Buy Life and Disability Insurance
Life insurance protects your family if a primary wage earner dies. You may have coverage through work, but it may not be enough. How much do you need? In general, experts recommend anywhere from five to 12 times your annual salary, depending on how many children you have, their age, and your goals (if you want to fully fund their college education, or be a stay-at-home mom, for example). You pay a monthly or yearly premium, depending on your age, health, and other factors, for as long as you hold the policy.
"When you're young and healthy, term life insurance is relatively cheap," says Steve Lerner, director of financial services for Oswald Trippe and Company in Weston, Florida. The only decision should be which kind of plan to buy. There are two general types: term and whole life (also known as universal). Term life insurance is usually sold in 10-, 20-, or 30-year increments. If you die during that time, your family gets the amount of money you're covered for; otherwise you won't get back any of the money you paid in premiums.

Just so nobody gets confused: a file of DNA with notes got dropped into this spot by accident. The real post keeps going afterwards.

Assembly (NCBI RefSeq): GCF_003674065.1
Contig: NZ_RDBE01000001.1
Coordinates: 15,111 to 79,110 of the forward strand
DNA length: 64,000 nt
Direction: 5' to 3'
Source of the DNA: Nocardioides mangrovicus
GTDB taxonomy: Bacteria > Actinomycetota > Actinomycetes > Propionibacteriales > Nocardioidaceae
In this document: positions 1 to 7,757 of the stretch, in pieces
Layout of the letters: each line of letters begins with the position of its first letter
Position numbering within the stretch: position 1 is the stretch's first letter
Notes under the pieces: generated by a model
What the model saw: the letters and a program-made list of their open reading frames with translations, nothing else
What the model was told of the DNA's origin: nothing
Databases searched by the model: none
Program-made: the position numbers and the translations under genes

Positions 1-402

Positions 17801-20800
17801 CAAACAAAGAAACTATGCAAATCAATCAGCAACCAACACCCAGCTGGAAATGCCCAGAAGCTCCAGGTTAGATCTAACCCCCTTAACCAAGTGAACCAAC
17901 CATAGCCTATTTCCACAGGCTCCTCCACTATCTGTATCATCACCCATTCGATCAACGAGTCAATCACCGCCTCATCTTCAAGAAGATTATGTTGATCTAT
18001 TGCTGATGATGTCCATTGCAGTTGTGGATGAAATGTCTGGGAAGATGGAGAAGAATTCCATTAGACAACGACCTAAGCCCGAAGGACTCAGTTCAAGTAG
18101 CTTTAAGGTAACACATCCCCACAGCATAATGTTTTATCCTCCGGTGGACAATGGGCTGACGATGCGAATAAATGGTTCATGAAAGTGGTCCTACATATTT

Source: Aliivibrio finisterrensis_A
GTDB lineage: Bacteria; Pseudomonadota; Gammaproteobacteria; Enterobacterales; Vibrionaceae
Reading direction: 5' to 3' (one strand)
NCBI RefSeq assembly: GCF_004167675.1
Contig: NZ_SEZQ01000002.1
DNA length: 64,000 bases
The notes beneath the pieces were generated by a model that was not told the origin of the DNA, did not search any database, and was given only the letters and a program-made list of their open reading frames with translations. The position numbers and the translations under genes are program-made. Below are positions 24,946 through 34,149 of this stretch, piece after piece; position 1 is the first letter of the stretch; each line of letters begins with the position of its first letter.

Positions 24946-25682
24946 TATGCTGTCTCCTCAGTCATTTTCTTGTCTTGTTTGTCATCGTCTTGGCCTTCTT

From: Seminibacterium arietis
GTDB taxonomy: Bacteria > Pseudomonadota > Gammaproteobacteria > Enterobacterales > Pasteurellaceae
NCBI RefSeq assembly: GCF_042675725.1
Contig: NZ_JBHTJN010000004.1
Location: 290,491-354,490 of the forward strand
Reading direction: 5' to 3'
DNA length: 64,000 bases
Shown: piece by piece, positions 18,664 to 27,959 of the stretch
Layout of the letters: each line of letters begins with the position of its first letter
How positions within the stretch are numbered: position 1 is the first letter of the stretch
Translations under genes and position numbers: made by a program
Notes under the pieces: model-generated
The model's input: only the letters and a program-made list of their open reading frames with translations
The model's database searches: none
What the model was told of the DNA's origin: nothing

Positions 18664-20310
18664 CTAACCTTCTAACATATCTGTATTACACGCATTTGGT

With whole life or universal insurance, a portion of your premium is invested and builds up a cash value. "Your premiums will be considerably higher, but you can withdraw from your account whenever you want -- on a favorable tax basis," says Lerner. However, it may take up to 10 years for the policy to build any significant cash value, and the premiums may be too high for you to afford the amount of insurance coverage you need.
Insurance companies are rated by the same watchdogs that monitor government bonds -- Standard & Poor's and Moody's. To see how your insurer stacks up, visit www.standardandpoors.com or www.moodys.com.
In addition to making sure you have adequate life insurance, you also need disability insurance, which will pay you monthly benefits when you're unable to work for an extended period of time because of an injury or illness. Indeed, you're more likely to become disabled than you are to die. If you're employed, you may have coverage as part of your benefits package -- with the option to buy more. "You should buy as much disability insurance as you can," Lerner says.
If you can't get disability insurance through work, most experts recommend purchasing a policy that pays at least 60 percent of your salary.